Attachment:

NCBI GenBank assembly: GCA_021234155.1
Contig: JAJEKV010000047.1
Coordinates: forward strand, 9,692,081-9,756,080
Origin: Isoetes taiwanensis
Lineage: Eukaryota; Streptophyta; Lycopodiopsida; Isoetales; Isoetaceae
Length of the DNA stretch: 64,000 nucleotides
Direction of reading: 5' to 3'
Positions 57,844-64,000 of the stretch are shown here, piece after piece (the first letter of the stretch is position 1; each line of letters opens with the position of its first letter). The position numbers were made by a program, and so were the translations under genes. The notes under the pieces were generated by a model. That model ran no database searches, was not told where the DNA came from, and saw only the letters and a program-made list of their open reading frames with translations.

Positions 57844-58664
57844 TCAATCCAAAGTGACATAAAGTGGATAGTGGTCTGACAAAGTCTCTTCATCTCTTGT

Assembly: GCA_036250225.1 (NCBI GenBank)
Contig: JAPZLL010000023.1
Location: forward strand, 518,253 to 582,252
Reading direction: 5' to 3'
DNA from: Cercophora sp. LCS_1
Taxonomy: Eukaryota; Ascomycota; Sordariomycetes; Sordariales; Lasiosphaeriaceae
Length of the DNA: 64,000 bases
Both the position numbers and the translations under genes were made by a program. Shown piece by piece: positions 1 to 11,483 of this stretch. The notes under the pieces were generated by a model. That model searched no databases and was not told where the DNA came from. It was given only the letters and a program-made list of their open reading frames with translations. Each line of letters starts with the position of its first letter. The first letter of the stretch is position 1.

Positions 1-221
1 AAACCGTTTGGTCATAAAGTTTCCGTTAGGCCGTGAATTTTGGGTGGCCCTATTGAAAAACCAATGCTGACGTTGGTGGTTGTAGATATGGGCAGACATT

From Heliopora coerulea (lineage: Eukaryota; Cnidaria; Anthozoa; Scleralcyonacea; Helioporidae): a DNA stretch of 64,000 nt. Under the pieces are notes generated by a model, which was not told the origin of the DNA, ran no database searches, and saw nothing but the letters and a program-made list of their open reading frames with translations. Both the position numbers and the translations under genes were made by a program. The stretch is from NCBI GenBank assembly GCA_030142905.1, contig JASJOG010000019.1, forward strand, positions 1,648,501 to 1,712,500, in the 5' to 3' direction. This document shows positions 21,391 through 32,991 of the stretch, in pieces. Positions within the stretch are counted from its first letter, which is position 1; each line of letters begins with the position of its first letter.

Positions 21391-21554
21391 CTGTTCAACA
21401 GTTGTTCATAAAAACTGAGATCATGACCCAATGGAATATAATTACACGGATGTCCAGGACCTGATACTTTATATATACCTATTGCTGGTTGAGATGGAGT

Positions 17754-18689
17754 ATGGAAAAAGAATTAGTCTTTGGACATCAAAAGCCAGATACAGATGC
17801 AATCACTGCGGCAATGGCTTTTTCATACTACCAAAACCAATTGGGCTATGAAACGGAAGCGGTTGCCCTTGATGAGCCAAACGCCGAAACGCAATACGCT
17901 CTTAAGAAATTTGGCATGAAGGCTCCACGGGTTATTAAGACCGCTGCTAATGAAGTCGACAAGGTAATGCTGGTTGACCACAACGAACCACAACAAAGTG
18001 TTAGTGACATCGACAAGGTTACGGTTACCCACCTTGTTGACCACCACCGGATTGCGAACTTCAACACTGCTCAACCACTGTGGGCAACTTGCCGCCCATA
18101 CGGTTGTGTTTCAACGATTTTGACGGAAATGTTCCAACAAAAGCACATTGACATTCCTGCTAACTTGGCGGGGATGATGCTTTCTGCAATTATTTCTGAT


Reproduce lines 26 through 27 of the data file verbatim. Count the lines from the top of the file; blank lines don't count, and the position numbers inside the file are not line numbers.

17754 ATGGAAAAAGAATTAGTCTTTGGACATCAAAAGCCAGATACAGATGC
17801 AATCACTGCGGCAATGGCTTTTTCATACTACCAAAACCAATTGGGCTATGAAACGGAAGCGGTTGCCCTTGATGAGCCAAACGCCGAAACGCAATACGCT